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Annual INFOMAR Seminar in Dingle to Focus on Role of Seabed Mapping in Coastal Communities

14th October 2019
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The 1903 shipwreck SS Manchester Merchant located in Dingle Bay, Co. Kerry surveyed in 2019 by INFOMAR’s RV Keary The 1903 shipwreck SS Manchester Merchant located in Dingle Bay, Co. Kerry surveyed in 2019 by INFOMAR’s RV Keary

The annual INFOMAR Seminar is a celebration of the year’s work by Ireland’s national seabed mapping programme. INFOMAR is funded by the Department of Communications, Climate Action and Environment and is jointly managed and operated by Geological Survey Ireland and the Marine Institute.

Attendees at the seminar, which will be held in Dingle, Co Kerry, on 16 and 17 October, will be among the first to see details of more than 8,500 of seafloor mapped, over 20 shipwrecks surveyed, and new 3D visuals of the coastal landscapes developed during the 2019 survey season.

The event will focus on Irish seabed mapping activities related to marine science, biodiversity, heritage and tourism in coastal communities. The event will feature an exciting line-up of experts presenting on; shipwreck mapping and archaeology, ocean literacy, marine ecology, ocean energy and infrastructure, as well as submerged and coastal landscapes and the connection between marine tourism and Fáilte Ireland’s Wild Atlantic Way.

Koen Verbruggen, Director of Geological Survey Ireland stated; “The INFOMAR seabed mapping programme continues to create significant positive impact at national, European and international levels, however this year’s annual conference in Dingle, Co Kerry, reflects INFOMAR’s prioritisation of engagement with local maritime communities who remain key stakeholders in Ireland’s national seabed mapping programme.”

“Ireland is an exemplar internationally in demonstrating best practice in ocean governance, through mapping, observing, predicting and managing our marine territory and resources. Connecting society with the value and importance of our ocean wealth is critical if we are to address today’s challenges, including climate change and population growth” said Dr. Peter Heffernan, CEO, Marine Institute.

Minister Canney stated; “INFOMAR, Ireland’s internationally renowned seabed mapping programme is an impressive example of inter-agency cooperation within the Government of Ireland. By holding its annual seminar event in Dingle Co. Kerry, I’m delighted to see the programme engage with its stakeholders at a local level, conveying its role in supporting the development of industry, research, heritage and tourism within coastal maritime communities”.

The INFOMAR Seminar will take place in the Dingle Skellig Hotel on Wednesday 16 and Thursday 17 October 2019. The event will include a special commemoration of the achievements of the Irish Baselines Project, and a live cast to MAREANO, the Norwegian marine mapping programme. Norway has just announced a new coastal mapping programme similar to INFOMAR which will complement the offshore activities of MAREANO. The event will conclude with a behind the scenes visit to Dingle OceanWorld Aquarium and to one of Ireland’s State research vessels, the RV Keary.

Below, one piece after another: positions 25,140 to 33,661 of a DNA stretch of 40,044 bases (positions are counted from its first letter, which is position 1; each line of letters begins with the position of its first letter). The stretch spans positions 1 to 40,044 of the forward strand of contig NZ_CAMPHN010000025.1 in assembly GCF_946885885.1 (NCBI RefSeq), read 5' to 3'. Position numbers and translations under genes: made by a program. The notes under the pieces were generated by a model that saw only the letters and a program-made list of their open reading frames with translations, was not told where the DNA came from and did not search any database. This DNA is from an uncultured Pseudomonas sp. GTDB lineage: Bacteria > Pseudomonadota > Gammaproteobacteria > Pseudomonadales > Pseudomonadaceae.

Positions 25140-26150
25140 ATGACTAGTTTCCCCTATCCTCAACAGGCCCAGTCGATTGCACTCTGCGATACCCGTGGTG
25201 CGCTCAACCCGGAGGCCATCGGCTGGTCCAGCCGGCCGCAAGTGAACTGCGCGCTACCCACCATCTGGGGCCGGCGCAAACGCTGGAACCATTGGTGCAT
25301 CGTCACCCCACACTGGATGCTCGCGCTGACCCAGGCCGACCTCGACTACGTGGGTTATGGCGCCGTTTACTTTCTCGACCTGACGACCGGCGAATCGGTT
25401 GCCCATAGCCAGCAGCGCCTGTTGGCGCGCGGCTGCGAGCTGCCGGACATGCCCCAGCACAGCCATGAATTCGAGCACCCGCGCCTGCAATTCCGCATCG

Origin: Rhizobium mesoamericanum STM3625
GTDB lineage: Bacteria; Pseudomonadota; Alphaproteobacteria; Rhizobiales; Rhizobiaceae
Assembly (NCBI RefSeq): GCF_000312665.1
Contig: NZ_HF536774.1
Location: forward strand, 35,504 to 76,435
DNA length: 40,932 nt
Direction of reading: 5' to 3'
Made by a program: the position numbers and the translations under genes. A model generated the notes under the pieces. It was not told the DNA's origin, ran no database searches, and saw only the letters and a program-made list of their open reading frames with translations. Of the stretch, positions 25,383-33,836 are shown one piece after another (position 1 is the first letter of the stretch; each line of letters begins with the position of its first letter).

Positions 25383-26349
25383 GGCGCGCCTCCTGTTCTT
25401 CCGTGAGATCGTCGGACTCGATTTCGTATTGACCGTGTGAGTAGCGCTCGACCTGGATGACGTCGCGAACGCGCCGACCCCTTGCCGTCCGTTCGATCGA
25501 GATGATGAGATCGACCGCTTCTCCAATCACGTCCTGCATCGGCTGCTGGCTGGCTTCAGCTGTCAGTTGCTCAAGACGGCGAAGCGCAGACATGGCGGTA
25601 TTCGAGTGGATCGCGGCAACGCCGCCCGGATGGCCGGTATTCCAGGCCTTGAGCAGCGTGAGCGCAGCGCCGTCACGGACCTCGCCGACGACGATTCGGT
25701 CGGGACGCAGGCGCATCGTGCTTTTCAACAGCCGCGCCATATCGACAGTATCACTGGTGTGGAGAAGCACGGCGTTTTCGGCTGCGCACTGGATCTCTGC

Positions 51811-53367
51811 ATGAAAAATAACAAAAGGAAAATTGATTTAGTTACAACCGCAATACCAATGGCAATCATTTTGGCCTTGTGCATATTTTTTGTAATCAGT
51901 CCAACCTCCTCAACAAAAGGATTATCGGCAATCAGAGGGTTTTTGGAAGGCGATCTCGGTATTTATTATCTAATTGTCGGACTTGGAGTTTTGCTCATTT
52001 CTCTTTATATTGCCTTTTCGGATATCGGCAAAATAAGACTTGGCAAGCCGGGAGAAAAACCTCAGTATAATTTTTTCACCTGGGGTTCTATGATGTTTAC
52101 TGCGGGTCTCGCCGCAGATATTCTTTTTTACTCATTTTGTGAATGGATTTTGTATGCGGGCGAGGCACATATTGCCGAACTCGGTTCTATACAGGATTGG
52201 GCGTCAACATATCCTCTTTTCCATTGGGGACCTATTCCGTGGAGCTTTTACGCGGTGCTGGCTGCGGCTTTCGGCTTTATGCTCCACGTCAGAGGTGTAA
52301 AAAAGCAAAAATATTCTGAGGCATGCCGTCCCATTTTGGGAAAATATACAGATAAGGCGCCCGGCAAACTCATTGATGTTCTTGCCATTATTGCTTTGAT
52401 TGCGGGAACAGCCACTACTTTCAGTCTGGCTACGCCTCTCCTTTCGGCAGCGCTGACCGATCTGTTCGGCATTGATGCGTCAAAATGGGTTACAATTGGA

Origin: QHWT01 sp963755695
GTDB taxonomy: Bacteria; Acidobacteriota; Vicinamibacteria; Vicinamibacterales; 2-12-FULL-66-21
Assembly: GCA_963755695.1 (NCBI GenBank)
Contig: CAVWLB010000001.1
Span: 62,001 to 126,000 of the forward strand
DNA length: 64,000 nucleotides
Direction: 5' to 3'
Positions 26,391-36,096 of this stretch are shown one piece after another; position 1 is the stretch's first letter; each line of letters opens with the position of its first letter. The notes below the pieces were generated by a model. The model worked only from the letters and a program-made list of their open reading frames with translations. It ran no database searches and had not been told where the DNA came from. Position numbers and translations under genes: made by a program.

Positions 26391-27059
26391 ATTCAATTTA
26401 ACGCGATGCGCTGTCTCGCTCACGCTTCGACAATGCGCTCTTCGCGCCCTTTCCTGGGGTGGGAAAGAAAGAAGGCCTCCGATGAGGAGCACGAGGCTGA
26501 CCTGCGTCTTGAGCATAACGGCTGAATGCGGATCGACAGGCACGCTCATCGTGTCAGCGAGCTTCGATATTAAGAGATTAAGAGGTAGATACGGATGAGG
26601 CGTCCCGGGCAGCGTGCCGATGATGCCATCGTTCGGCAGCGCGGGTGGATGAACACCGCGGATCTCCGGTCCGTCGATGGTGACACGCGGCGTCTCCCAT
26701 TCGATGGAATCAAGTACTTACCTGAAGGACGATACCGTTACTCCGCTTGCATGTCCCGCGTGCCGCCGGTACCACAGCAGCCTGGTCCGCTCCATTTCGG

The event is open to all members of the public and interested people should register through the INFOMAR website www.infomar.com

Published in Coastal Notes
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Coastal Notes Coastal Notes covers a broad spectrum of stories, events and developments in which some can be quirky and local in nature, while other stories are of national importance and are on-going, but whatever they are about, they need to be told.

Stories can be diverse and they can be influential, albeit some are more subtle than others in nature, while other events can be immediately felt. No more so felt, is firstly to those living along the coastal rim and rural isolated communities. Here the impact poses is increased to those directly linked with the sea, where daily lives are made from earning an income ashore and within coastal waters.

The topics in Coastal Notes can also be about the rare finding of sea-life creatures, a historic shipwreck lost to the passage of time and which has yet many a secret to tell. A trawler's net caught hauling more than fish but cannon balls dating to the Napoleonic era.

Also focusing the attention of Coastal Notes, are the maritime museums which are of national importance to maintaining access and knowledge of historical exhibits for future generations.

Equally to keep an eye on the present day, with activities of existing and planned projects in the pipeline from the wind and wave renewables sector and those of the energy exploration industry.

In addition Coastal Notes has many more angles to cover, be it the weekend boat leisure user taking a sedate cruise off a long straight beach on the coast beach and making a friend with a feathered companion along the way.

In complete contrast is to those who harvest the sea, using small boats based in harbours where infrastructure and safety poses an issue, before they set off to ply their trade at the foot of our highest sea cliffs along the rugged wild western seaboard.

It's all there, as Coastal Notes tells the stories that are arguably as varied to the environment from which they came from and indeed which shape people's interaction with the surrounding environment that is the natural world and our relationship with the sea.

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